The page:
Americans and Cubans woke up on Dec. 17 to the jaw-dropping news that the U.S. is making a monumental shift in its relations with Cuba. The remaining three Cuban Five prisoners had been freed from U.S. jails, and two U.S. prisoners, Alan Gross and an unnamed intelligence operative, were returning to the U.S.. Hours later President Obama told the nation: "I've instructed Secretary Kerry to immediately begin discussions with Cuba to reestablish diplomatic relations that have been severed since January of 1961."
The president's actions, negotiated with Cuban President Raul Castro and with the help of Pope Francis, set the stage for an end to the failed 54-year-old U.S. embargo against trade with Cuba, and opened up, as Obama put it, "a new chapter among the nations of the Americas."
This shift was in the making for a while. A recent New York Times editorial series seemed to signal that a major portion of ruling circles were ready to make such a move and for multiple reasons.
The Times pointed out one important reason for thawing U.S. Cold War policy towards Cuba: It would bolster U.S. relations with the rest of Latin America, where the United States finds itself more and more isolated. The solidarity towards Cuba displayed by Venezuela, Brazil, Nicaragua and all the countries of Central and South America and the Caribbean has been unyielding. The United States has found itself isolated throughout the world on its Cuba policy. Last year's United Nations vote on ending the U.S. embargo left the U.S. and Israel as the only two dissenters out of 186 nations.
Public attitudes towards Cuba in our country have been changing dramatically over the years, with majorities now favoring ending the embargo, opening up trade, scientific and cultural ties, and travel and re-establishing full diplomatic relations. Even in the all-important state of Florida, the shift among the politically significant Cuban American population has been seismic. For the first time ever, this previously solid Republican voting bloc chose a Democrat who had called for the end to the embargo over a Republican in the governor's race this year.
But as important as these factors are, making a policy change required a president who had the courage and foresight to act on them. The American people elected such a president in 2008 and 2012. Elections matter.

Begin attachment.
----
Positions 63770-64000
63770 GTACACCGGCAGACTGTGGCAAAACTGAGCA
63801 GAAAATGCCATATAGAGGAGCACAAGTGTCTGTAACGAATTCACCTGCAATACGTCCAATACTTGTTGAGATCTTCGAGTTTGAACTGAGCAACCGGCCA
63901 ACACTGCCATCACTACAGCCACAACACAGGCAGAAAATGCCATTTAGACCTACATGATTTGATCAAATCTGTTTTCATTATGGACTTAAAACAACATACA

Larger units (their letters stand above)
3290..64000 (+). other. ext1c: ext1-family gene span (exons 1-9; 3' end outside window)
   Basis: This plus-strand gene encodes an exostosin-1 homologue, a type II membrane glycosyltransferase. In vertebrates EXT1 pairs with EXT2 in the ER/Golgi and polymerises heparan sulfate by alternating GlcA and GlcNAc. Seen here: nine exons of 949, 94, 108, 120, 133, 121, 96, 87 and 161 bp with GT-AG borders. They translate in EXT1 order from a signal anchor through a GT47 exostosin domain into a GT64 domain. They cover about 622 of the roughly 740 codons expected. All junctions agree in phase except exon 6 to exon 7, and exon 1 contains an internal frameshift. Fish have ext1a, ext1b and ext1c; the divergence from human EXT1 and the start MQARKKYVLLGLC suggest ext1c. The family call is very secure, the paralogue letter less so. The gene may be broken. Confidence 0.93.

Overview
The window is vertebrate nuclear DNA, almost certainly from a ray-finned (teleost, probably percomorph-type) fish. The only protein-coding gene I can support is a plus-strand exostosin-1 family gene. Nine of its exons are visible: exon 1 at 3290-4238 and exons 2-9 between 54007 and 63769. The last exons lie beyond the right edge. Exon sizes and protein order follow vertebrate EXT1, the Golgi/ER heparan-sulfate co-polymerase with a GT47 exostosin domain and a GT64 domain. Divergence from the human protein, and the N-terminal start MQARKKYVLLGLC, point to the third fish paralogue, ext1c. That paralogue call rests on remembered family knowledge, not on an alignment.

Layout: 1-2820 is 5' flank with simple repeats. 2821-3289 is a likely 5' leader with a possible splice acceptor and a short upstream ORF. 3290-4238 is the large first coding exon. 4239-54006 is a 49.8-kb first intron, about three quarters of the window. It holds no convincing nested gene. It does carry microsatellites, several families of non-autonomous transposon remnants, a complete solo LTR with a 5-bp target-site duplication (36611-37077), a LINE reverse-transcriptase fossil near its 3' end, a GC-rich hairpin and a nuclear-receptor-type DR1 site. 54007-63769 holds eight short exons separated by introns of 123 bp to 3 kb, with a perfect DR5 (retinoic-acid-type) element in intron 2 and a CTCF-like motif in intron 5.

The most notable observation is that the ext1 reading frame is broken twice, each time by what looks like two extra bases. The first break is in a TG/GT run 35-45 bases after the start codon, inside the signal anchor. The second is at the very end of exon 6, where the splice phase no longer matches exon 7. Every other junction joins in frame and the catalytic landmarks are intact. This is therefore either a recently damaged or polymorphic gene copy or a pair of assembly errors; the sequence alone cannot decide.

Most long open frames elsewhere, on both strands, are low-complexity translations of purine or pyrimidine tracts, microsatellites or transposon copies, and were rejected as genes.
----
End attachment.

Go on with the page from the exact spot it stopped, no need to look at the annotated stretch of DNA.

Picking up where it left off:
In addition to the U.S.-Cuba agreement releasing the remaining Cuban Five prisoners and American Alan Gross, and re-establishing diplomatic relations, President Obama announced the following actions:
* making it easier for Americans to travel to Cuba and use credit and debit cards, allowing U.S. financial institutions to open accounts at Cuban financial institutions.;
* significantly increasing the amount of money that Americans can send to relatives in Cuba;
* opening a review aiming toward removing the State Department's designation of Cuba as a state sponsor of terrorism.
* increasing telecommunications connections between the United States and Cuba;
* facilitating more trade.
These remarkable changes are in the interests of the American people. Yet the president pointed out the limitations of executive action.
"These are the steps that I can take as president to change this policy," he said. "The embargo that's been imposed for decades is now codified in legislation. As these changes unfold, I look forward to engaging Congress in an honest and serious debate about lifting the embargo." This is a challenge to us all to build the broadest possible movement to make Congress revoke the 1996 Helms-Burton Act, the 2000 Trade Sanctions Reform and Enforcement Act and four other laws that since 1961 have crippled our policy toward Cuba and therefore our relations with all of Latin America.
This move by Obama is a historic sea-change in U.S. foreign policy. It opens up tremendous possibilities for progressive exchange with the socialist island 90 miles to our south, a country that has been a beacon of hope and progress for the hemisphere and the world. It took enormous courage by this president. The Republican right-wing has already responded with rabid criticism and more can be expected, especially once the new Republican-controlled Congress takes office in January.
Of note is the role played by Pope Francis in facilitating this enormous development. Both Obama and Castro thanked the Pope. This new leader of the billion-strong Catholic Church has stirred the world with his advocacy for the poor, immigrants and the oppressed. All three men - Obama, Castro and Francis - it can be said, are change-makers, taking bold steps - even if they go against some past orthodoxies - to reflect the new realities, complexities and values of the 21st century.